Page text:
Skip to content

8 Secrets About Buffalo Wild Wings You Never Knew

Their most popular item isn't technically a chicken wing.
FACT CHECKED BY Meaghan Cameron

When it was first established back in 1982, there weren't many places like Buffalo Wild Wings. But apparently, there was a national appetite for wings, as today not only are there 1,234 Buffalo Wild Wings locations across the United States, but there are also plenty more copycat restaurants, like Wingstop, Miller's Ale House, Hurricane Grill & Wings, and so on.

The chain was started by a pair of friends living in Ohio who dearly missed the chicken wings they were familiar with from their native Buffalo, New York. Known as B-Dubs by its massive customer fanbase, the chain's quick popularity influenced its expansion to now have locations in every state in America (Texas alone has more than 100) and a number of overseas units as well.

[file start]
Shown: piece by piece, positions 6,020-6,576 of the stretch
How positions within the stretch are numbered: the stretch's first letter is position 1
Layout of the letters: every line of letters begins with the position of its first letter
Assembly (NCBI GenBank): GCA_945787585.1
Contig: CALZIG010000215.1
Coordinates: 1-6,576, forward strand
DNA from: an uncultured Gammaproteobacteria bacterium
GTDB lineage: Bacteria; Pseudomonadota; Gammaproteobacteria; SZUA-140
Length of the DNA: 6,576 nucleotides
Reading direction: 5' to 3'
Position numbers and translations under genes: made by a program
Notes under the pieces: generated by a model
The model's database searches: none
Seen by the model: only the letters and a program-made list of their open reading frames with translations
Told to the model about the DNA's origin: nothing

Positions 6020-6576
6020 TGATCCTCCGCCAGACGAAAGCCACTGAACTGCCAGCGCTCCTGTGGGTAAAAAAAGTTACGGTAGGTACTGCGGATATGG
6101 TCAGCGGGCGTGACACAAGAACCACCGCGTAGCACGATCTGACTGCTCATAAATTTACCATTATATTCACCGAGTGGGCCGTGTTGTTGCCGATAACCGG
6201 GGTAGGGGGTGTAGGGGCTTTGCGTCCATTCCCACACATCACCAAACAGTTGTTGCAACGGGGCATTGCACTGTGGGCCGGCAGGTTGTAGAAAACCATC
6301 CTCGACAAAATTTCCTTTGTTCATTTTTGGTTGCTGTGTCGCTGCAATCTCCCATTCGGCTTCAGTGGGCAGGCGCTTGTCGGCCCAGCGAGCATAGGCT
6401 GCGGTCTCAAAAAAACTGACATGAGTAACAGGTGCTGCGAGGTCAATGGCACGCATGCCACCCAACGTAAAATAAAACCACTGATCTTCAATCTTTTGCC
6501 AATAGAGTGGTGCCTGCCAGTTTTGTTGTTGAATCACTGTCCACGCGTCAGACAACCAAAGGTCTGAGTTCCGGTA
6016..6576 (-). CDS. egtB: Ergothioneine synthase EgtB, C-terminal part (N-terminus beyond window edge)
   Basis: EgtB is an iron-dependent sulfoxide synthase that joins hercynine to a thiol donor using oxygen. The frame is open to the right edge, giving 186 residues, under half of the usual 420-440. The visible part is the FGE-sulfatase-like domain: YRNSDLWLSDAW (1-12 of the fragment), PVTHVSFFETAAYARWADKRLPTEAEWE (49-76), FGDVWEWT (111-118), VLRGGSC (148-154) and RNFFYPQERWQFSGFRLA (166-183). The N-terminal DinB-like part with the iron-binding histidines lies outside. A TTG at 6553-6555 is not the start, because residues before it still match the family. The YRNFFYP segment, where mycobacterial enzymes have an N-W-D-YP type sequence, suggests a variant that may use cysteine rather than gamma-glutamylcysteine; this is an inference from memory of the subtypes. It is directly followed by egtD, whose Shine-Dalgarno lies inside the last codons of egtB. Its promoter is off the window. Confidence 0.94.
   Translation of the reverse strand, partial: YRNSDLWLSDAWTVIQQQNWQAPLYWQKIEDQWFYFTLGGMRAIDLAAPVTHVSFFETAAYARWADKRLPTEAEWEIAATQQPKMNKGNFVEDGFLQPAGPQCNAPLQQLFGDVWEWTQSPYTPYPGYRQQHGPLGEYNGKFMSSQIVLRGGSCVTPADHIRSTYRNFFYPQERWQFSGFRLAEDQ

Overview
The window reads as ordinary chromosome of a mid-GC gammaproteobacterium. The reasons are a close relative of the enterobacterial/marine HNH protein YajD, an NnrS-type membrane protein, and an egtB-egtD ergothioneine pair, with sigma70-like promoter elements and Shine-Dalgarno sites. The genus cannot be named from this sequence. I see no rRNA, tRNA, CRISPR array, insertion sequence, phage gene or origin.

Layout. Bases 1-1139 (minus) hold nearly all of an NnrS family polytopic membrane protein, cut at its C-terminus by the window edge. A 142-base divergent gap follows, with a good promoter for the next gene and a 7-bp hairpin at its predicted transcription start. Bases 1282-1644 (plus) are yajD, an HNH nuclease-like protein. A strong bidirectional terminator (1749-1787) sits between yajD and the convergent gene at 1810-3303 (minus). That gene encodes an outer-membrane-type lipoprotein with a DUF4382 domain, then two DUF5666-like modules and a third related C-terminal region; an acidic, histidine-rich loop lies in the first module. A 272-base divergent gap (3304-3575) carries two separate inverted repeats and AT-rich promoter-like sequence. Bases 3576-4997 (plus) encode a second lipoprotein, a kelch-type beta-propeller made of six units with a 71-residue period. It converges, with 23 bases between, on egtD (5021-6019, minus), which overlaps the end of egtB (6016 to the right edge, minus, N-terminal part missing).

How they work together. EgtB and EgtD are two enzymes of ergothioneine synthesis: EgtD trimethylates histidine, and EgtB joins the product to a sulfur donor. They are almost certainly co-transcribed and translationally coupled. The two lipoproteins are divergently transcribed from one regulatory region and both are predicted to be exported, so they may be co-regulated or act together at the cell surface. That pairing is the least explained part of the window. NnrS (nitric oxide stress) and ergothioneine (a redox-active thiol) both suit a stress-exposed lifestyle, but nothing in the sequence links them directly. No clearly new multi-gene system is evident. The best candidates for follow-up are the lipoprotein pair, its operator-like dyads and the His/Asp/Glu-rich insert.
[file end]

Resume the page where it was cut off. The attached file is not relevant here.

However, as much as customers love the chain and its rapid growth, there are still some things to learn about the company that are far less tasty than its famed wings.

Here are 10 secrets you never knew about Buffalo Wild Wings.

RELATED: This Is the One Chicken Wing Chain That Chefs Actually Rave About

Buffalo Wild Wings was sued for not-so-vegetarian menu items

Courtesy of Buffalo Wild Wings

Going to a wing chain likely ensures you'll be enjoying chicken wings and more meaty menu items, but that doesn't mean vegetarians are left with completely nothing. Or so a few customers thought…Back in 2016, Buffalo Wild Wings was sued by a furious customer who thought appetizers like the mozzarella sticks and french fries were vegetarian, only to find out that the dishes were actually fried in beef tallow, Forbes reported. Even though the plaintiff Alexa Borenkoff was confident in her proof of the company's misrepresentation and omission of correct labels for those foods, the case was eventually thrown out due to Buffalo Wild Wings never advertising vegetarian menu items whatsoever.

RELATED: 6 Restaurant Chain Fries That Are Anything But "Vegetarian"

Customer opinion of the chain is sliding